Hydrogen evolution at the negative electrode vanadium

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Hydrogen evolution at the negative electrode vanadium ( hydrogen-evolution-at-negative-electrode-vanadium )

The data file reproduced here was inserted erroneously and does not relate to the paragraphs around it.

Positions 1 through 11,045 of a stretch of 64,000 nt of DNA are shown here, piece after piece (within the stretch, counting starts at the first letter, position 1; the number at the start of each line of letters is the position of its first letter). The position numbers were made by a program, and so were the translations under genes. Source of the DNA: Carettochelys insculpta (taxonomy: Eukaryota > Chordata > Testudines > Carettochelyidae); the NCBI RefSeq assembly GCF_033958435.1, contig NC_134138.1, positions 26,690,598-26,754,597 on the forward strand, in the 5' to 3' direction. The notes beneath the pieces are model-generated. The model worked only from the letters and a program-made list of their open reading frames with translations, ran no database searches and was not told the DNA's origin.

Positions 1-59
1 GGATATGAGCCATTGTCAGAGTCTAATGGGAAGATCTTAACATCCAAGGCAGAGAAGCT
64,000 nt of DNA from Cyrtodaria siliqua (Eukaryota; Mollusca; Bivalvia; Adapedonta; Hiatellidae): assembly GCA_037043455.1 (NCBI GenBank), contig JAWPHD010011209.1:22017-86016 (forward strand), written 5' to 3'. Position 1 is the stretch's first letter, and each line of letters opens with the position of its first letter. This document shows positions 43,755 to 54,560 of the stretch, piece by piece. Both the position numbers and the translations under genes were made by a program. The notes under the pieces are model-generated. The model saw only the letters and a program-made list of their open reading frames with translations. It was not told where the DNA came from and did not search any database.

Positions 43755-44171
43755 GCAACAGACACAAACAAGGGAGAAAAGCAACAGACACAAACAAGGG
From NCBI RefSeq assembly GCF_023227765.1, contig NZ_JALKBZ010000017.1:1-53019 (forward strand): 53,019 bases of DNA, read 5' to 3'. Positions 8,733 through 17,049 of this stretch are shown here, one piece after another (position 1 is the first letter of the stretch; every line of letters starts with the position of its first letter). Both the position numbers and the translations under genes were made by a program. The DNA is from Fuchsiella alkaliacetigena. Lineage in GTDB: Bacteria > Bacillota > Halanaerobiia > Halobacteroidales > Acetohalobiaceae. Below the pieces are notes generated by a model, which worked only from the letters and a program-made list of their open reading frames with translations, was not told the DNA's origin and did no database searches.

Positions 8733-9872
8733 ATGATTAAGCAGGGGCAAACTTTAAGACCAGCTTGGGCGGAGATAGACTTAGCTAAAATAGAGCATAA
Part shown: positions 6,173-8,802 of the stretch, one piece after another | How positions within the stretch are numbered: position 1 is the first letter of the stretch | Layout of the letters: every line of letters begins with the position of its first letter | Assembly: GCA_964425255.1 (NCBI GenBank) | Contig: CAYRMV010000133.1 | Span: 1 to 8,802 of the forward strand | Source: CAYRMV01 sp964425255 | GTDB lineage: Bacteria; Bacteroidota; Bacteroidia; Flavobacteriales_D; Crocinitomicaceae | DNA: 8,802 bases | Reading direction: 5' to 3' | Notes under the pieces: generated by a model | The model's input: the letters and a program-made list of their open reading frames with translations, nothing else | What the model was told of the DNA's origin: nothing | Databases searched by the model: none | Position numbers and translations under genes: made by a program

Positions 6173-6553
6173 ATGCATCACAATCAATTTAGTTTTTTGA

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Journal of Power Sources 248 (2014) 560e564 Contents lists available at ScienceDirect Journal of Power Sources journal homepage: www.elsevier.com/locate/jpowsour Short communication Hydrogen evolution at the negative electrode of the all-vanadium redox flow batteries Che-Nan Sun a, *, Frank M. Delnick b, Loïc Baggetto a, Gabriel M. Veith a, Thomas A. Zawodzinski Jr.a,c,d,* a Materials Science and Technology Division, Oak Ridge National Laboratory, Oak Ridge, TN 37831, USA b Power Sources Technology Group, Sandia National Laboratory, Albuquerque, NM 87185, USA c Department of Chemical and Biomolecular Engineering, University of Tennessee, Knoxville, TN 37996, USA d Department of Chemistry, King Abdulaziz University, Jeddah, Saudi Arabia highlights  The rate of hydrogen evolution in the all-vanadium redox flow battery (VRFB) is quantified.  The method for determining the electrochemical surface area of the VRFB electrode is proposed.  Higher surface area electrode leads to a higher hydrogen evolution rate. articleinfo abstract Article history: Received 23 August 2013 Received in revised form 27 September 2013 Accepted 29 September 2013 Available online 6 October 2013 Keywords: Hydrogen evolution Redox flow battery Side reaction Electrochemical surface area 1. Introduction There is increasing recognition of the need for large-scale en- ergy storage systems for effectively integrating intermittent and renewable energy sources to the modern electrical grid. [1,2] The redox flow battery (RFB), which provides a highly scalable method of energy storage, is one promising technology for this application and has therefore attracted a great deal of attention in recent years. [3e5] The all-vanadium redox flow battery (VRFB) [6e10] is a type of RFBs that employs four different oxidation states of vanadium ions, V2þ/V3þ and V4þ/V5þ in two reaction compartments which are separated by an ion-conducting membrane, to serve as the redox * Corresponding authors. Materials Science and Technology Division, Oak Ridge National Laboratory, Oak Ridge, TN 37831, USA E-mail addresses: sunc@ornl.gov, chenan.sun@gmail.com (C.-N. Sun), tzawodzi@ utk.edu (T.A. Zawodzinski). 0378-7753/$ e see front matter Published by Elsevier B.V. http://dx.doi.org/10.1016/j.jpowsour.2013.09.125 This work demonstrates a quantitative method to determine the hydrogen evolution rate occurring at the negative carbon electrode of the all vanadium redox flow battery (VRFB). Two carbon papers examined by buoyancy measurements yield distinct hydrogen formation rates (0.170 and 0.005 mmol min1 g1). The carbon papers have been characterized using electron microscopy, nitrogen gas adsorption, capacitance measurement by electrochemical impedance spectroscopy (EIS), and X-ray photoelectron spectroscopy (XPS). We find that the specific electrochemical surface area (ECSA) of the carbon material has a strong influence on the hydrogen generation rate. This is discussed in light of the use of high surface area material to obtain high reaction rates in the VRFB. Published by Elsevier B.V. couples for the negative and the positive electrode reactions, respectively. Despite the apparent simplicity of the involved electrochemical reactions, optimizing the RFB is in reality very complex. Efforts have been made toward improving the VRFB performance by modifying electrodes, [11e15] membranes, [16e19] electrolytes, [7,20] and cell configuration. [13] However, self-discharge induced by vanadium ion crossover [21] and the tendency to develop asymmetrical valence of vanadium ion in positive and negative electrolytes due to side re- actions [22e24] are two important system challenges. Recently, va- nadium crossover through the membrane was effectively reduced by altering the polymer morphology [25] or employing anion exchange membranes. [19,26] However, the impact of the side reactions on VRFB operation still remains to be addressed. We recently demonstrated the possibility of integrating a reference electrode into the VRFB. [27,28] The presence of a refer- ence electrode enabled us to separate and individually study the electrochemical processes on the positive and negative electrodes.

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